In This Article Angela Carter

  • Introduction
  • Reference Works
  • Reviews
  • The Gothic
  • Magic Realism
  • Feminism
  • Psychoanalysis
  • Postmodernism and History
  • The Grotesque and the Carnivalesque
  • Carter and Other Women Writers
  • Carter in the Panorama of Contemporary Fiction

British and Irish Literature Angela Carter
by
Nicoletta Caputo
  • LAST MODIFIED: 10 March 2015
  • DOI: 10.1093/obo/9780199846719-0097

Introduction

Angela Carter (née Stalker) was born on 7 May 1940 in Eastbourne, Sussex. She spent much of her childhood in South Yorkshire with her maternal grandmother, a strong woman who had a lasting influence on her. At the end of the war her family went back to London and, after leaving school, Carter worked briefly as a junior reporter for a local newspaper. In 1960 she married and went to Bristol, where she graduated in 1965, specializing in medieval literature. Her first novel, Shadow Dance, was published in 1966 (London: Heinemann). The Magic Toyshop, which won the John Llewellyn Rhys Prize, followed in 1967 (London: Heinemann). In 1969, after separating from her husband, she went to live in Japan for two years on the Somerset Maugham Travel Award she had won for her third novel, Several Perceptions (London: Heinemann, 1968). There, as she claimed in Nothing Sacred (London: Virago, 1982), she “learnt what it is to be a woman and became radicalised” (p. 28). In 1969 Heroes and Villains was also published (London: Heinemann). The essays she wrote for the magazine New Society show her fascination with Japan. In 1972 she returned to England and in 1976 she settled in South London with Mark Pearce, who became her second husband. Their son, Alexander, was born in 1983. Carter supported herself teaching creative writing at universities in England and around the world (in the United States and Australia) and writing journalism. In this period, she also produced some of her most important achievements: the novels The Infernal Desire Machines of Doctor Hoffman (London: Hart-Davis, 1972) and The Passion of New Eve (London: Gollancz, 1977), the collections of short stories Fireworks (London: Quartet Books, 1974), and The Bloody Chamber and Other Stories (London: Gollancz, 1979), and the controversial The Sadeian Woman (London: Virago, 1979). Then, in 1984, what is generally considered Carter’s masterpiece, Nights at the Circus (London: Chatto and Windus), appeared, followed, in 1985, by another collection of short stories, Black Venus (London: Chatto and Windus). Her last, flamboyant, novel, Wise Children (London: Chatto and Windus) was published in 1991, just a few months before Carter’s death of lung cancer, on 16 February 1992. In her writings, Carter undertook a materialist and feminist critique of western cultural past, as she relentlessly probed fixed gender roles and demystified culturally constructed myths of femininity. However, her ideological commitment went hand in hand with a playful engagement with cultural tradition, literary and otherwise. She combined narrative genres and modes (the Gothic, the picaresque, science fiction, fairy tales) to create highly imaginative, original, provocative, and revisionary works, which were characterized by an exuberant, sensuous—often baroque—prose and imagery.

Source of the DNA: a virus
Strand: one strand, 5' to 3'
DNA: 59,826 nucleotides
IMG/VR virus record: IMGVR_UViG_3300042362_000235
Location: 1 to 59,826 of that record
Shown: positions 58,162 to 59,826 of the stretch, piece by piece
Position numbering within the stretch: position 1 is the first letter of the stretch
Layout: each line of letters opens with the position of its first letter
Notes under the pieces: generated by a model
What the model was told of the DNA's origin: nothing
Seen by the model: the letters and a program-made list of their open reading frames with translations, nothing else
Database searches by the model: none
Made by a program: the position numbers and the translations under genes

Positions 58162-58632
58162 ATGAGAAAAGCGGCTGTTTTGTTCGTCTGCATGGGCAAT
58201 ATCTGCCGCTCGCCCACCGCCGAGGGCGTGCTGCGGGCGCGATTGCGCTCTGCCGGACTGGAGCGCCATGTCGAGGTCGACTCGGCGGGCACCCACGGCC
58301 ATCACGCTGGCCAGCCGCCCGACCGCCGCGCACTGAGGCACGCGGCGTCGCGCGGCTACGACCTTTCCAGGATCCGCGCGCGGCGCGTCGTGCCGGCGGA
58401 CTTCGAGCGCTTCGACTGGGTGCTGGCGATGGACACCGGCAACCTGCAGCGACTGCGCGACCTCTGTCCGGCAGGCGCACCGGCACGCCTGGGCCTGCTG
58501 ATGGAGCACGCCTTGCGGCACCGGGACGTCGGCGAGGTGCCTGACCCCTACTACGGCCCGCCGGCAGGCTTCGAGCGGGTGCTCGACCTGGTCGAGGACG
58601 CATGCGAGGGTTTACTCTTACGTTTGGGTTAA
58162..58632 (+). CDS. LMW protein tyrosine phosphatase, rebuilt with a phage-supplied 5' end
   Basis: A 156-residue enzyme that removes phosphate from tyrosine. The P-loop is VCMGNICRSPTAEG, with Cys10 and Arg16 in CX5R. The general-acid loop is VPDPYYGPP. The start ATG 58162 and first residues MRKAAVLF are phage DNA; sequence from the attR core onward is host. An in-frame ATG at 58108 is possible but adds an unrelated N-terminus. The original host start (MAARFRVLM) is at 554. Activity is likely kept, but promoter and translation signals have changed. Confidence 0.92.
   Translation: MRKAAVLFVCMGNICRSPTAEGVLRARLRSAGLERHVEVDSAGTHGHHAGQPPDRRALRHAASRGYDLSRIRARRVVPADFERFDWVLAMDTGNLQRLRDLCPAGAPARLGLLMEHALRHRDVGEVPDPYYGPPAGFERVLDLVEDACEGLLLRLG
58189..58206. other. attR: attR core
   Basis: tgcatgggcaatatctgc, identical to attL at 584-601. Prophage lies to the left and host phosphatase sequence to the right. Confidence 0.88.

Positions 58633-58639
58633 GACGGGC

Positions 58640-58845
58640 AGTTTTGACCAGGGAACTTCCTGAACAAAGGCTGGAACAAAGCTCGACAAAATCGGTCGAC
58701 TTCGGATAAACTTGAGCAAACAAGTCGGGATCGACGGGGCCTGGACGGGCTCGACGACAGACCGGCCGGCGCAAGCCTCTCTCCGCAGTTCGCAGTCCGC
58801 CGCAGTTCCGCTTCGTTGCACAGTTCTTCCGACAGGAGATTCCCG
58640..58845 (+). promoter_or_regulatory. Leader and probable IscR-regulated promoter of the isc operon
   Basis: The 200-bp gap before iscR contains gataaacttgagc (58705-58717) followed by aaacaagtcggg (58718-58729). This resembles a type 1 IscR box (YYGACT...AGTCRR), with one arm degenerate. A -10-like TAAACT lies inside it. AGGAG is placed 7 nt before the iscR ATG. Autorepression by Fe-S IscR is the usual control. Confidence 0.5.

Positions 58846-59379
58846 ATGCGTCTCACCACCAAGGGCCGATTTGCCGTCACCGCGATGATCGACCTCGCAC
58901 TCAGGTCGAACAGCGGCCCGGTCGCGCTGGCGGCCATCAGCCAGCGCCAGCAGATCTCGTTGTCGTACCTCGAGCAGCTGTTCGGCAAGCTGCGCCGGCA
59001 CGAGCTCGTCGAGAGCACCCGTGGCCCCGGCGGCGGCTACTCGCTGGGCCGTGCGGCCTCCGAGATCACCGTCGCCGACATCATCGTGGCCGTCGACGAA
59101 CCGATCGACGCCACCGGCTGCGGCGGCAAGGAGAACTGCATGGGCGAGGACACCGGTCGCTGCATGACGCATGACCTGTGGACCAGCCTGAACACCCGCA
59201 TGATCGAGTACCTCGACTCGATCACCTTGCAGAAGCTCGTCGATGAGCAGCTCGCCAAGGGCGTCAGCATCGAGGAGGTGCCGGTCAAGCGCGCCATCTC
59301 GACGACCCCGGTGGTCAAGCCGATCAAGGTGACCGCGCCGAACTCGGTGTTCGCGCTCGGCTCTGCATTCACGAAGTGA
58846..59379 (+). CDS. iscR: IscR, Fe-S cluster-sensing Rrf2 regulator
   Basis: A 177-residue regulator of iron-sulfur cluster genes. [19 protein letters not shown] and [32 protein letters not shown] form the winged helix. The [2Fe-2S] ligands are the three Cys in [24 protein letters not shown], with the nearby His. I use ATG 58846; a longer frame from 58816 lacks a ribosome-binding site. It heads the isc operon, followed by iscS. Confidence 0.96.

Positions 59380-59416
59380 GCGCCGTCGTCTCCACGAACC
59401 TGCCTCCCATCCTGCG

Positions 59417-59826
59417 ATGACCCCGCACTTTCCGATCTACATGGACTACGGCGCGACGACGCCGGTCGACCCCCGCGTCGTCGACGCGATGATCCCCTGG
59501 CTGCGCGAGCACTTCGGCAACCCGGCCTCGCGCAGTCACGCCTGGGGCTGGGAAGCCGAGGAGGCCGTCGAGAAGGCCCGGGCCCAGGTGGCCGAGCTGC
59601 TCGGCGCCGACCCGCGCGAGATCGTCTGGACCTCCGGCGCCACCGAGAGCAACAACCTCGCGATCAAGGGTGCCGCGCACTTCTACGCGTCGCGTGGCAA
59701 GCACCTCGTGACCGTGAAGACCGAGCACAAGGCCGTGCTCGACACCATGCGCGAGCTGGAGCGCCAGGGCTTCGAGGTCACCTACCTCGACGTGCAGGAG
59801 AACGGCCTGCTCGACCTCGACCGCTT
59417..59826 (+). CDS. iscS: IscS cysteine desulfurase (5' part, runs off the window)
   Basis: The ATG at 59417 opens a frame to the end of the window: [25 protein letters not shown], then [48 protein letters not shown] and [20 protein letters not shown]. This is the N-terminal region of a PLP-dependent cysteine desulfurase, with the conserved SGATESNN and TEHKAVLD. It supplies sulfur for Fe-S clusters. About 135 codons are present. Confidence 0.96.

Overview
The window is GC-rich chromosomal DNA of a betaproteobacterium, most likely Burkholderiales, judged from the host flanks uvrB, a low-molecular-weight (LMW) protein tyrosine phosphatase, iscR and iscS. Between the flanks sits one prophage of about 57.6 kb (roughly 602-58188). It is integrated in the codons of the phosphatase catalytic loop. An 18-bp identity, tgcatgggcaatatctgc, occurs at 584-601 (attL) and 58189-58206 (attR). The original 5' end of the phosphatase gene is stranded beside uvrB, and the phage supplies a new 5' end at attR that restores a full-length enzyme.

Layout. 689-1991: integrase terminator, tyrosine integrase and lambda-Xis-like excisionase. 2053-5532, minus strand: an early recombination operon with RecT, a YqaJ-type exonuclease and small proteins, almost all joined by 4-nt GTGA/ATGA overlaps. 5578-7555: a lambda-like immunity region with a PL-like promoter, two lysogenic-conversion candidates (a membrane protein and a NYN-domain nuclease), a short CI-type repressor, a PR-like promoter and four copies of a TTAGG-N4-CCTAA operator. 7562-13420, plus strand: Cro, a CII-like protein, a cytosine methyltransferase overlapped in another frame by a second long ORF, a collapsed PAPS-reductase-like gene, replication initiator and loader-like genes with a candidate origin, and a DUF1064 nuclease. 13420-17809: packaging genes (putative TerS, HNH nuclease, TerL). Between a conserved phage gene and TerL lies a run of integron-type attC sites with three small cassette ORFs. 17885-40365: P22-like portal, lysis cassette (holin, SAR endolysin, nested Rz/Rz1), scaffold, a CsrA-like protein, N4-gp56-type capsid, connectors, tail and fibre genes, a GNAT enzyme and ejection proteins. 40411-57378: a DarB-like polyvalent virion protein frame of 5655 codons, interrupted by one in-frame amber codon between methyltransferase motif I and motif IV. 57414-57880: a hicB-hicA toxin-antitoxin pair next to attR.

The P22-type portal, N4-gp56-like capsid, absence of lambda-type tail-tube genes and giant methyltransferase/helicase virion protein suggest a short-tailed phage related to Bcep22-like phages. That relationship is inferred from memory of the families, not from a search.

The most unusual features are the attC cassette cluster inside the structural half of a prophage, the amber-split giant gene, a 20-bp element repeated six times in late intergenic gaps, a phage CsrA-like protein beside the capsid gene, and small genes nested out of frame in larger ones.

General Overviews

Criticism before 1992 was scanty, and it consisted essentially of reviews and interviews. Carter’s popularity increased enormously after her (premature) death, and, in less than no time, she became the most read and widely studied contemporary British writer. Her books sold out only three days after she died and the early 1990s witnessed what has been called a “Carter-craze.” A consistent number of monographic studies and essay collections were published from 1994 onward.

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